In 2011, the Arab Spring began in the Middle East and with it came the overthrowing of dictatorships around the region. It began in Tunisia with the overthrowing of Zine El Abidine Ben Ali on January 25, 2011 and soon after revolutionaries overthrew Hosni Mubarak in Egypt.
During this time in Syria, the population also tried to depose their dictator, Bashar Al-Assad. Assad refused to step down despite these protests, and a huge civil war followed. International actors were quickly pulled into this conflict. Soon enough, places like the United States, Jordan, Saudi Arabia, and the EU came out to back the diverse rebel groups. Furthermore, countries like Jordan and Saudi Arabia continued to send military supplies to the rebel groups in protest of Assad’s grip on power. This involvement lead to a proxy war in the region.
While all of this was happening, nations like Iran and Russia joined the proxy war by supporting Assad. Russia has economic and strategic interests in supporting Assad as Syria was one of Russia’s biggest military clients. Syria’s location was also crucial as the last access point to the Mediterranean Sea for the Russians. Iran joined this war because of its strategic relationship with Assad, based in part on sectarian considerations. Iran was fighting other Sunni groups just like Syria was, which allowed both countries to cooperate.
As time went on, the situation worsened with the rise of terrorist organizations like ISIS and the use of chemical weapons by the Syrian government. Amidst all this conflict were innocent Syrians. The question of allowing Syrian refugees into America became more prominent during this election season, especially with thousands and thousands of refugees flowing through Europe and the Middle East. 51 percent of the American public believes that the United States should not allow Syrian refugees into the country because of the national security threat these refugees present, given their migration from a destabilized region like Syria. That line of logic is convincing – what rational American would want to increase the risk of home grown terror by allowing refugees shelter in their country?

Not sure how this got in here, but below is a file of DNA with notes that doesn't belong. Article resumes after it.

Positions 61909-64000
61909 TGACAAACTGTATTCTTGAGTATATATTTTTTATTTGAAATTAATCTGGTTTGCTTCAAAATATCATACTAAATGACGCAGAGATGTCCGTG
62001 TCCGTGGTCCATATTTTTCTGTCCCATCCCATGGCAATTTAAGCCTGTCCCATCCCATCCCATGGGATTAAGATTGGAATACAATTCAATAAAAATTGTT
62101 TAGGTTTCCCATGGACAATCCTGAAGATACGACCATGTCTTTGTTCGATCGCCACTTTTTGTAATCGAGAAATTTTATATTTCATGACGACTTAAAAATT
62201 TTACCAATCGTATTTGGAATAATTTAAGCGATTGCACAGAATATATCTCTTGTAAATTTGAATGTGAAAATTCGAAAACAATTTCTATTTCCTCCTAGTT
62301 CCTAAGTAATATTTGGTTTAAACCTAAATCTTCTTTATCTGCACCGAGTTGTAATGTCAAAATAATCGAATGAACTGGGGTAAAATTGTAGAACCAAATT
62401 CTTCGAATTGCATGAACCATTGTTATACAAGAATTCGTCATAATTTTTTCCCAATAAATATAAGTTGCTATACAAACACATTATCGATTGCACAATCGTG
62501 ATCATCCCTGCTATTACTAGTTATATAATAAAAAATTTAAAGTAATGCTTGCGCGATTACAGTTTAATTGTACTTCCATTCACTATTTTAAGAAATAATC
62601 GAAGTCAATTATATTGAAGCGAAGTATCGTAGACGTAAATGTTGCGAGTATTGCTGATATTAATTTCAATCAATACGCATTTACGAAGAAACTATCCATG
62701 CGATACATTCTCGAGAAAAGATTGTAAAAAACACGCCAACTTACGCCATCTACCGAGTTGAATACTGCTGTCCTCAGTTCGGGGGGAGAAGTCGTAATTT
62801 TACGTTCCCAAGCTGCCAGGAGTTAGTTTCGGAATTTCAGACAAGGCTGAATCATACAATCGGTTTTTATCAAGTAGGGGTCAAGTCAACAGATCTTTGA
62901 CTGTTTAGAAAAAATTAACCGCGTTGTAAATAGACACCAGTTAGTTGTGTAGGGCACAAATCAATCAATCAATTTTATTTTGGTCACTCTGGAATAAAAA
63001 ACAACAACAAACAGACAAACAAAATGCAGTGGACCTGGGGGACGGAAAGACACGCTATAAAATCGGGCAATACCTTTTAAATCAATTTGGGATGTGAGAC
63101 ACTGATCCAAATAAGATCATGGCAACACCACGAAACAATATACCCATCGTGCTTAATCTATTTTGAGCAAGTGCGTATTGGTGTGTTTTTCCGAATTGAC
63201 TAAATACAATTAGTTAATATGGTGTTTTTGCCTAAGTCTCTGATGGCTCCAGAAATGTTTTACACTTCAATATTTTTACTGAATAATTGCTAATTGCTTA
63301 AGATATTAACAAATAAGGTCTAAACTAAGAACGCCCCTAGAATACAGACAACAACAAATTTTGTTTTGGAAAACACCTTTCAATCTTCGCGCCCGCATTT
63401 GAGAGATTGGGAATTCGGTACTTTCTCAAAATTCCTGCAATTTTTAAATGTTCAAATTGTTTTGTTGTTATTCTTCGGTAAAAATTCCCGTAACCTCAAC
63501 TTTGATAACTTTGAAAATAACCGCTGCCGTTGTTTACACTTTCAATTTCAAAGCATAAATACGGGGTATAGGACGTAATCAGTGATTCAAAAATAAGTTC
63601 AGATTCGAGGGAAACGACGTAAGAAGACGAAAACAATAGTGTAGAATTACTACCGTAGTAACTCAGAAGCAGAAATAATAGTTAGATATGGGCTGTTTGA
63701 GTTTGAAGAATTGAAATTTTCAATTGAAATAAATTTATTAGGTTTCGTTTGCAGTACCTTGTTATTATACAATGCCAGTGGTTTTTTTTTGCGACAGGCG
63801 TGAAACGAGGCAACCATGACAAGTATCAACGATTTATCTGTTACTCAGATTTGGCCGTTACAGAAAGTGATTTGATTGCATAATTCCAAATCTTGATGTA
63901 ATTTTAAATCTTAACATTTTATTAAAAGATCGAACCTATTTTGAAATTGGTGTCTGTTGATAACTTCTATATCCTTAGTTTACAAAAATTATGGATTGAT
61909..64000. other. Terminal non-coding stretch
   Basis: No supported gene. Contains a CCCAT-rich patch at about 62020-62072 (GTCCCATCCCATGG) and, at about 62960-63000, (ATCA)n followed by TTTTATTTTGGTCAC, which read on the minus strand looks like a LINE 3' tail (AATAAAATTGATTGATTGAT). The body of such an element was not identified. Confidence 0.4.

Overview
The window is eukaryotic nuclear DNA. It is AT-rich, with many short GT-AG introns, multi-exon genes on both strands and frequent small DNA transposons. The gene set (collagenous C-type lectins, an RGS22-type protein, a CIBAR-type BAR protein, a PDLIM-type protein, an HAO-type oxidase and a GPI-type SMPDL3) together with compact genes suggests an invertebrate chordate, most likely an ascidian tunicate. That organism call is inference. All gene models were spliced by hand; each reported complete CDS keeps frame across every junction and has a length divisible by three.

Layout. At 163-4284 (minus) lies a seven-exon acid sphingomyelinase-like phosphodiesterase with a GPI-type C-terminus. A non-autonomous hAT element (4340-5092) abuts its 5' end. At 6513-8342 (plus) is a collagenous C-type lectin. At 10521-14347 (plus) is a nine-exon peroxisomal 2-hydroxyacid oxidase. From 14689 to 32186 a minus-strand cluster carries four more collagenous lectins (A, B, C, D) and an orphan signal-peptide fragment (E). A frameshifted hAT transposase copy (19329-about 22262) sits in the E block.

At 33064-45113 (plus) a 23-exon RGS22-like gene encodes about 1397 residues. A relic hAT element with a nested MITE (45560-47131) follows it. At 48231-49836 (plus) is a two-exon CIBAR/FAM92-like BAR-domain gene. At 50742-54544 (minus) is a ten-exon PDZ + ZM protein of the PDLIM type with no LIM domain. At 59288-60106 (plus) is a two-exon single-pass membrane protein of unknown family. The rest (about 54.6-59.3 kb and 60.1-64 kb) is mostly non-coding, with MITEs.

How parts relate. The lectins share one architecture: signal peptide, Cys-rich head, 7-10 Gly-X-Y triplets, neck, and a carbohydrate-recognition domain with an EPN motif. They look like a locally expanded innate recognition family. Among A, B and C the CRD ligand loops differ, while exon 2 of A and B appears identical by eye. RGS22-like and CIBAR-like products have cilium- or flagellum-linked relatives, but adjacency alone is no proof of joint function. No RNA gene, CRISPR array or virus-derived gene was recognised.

The Paris attacks on November 15, 2015 set off a round of debates over whether accepting refugees in America would be detrimental to our national security. Donald Trump Jr. recently summarized the issue via Twitter with a simple analogy that resonated with many constituents. The tweet states that, “If I had a bowl of skittles and I told you just three were poisonous. Would you take a handful? That is our Syrian Refugee Problem.” No levelheaded person would take the risk and eat those skittles knowing three of them are toxic. Likewise, Trump Jr.’s argument is that the government should not take refugees from Syria knowing that there is a high chance that three out of every 50 of them will be terrorists. If these numbers were anywhere near accurate, this risk assessment would be reasonable. In reality, these estimated are wildly exaggerated.
Let’s begin by explaining the process of how these refugees come to America. First, a refugee must apply to the United Nations of High Commission of Refugees, which collects documentation and includes an interview process. Most refugees don’t have access to these required documents, which minimizes the number of individuals that can get past this step of the screening process. As a result, only 1 percent of applicants are allowed past this stage. The National Counterterrorism Center, the Federal Bureau of Investigation (FBI), and the Department of Homeland Security (DHS) are the first agencies to begin the screening process. Syrian applicants undergo an additional layer of screening called the Syria Enhanced Review, which may include a further check by the DHS group called the USCIC (United States Citizenship and Immigration Service) to check for fraud.
After all this, USCIS officers receive applicants’ fingerprints and run them through the biometric databases of the FBI, DHS, and the Department of Defense. Then, the government obtains health records to ensure the refugee is fit enough to enter the United States. If that comes back clear, the refugee will be enrolled in cultural orientation classes. All the while, the information previously compiled is regularly rechecked in databases, and the government conducts further periodic investigations to ensure no new information slips through.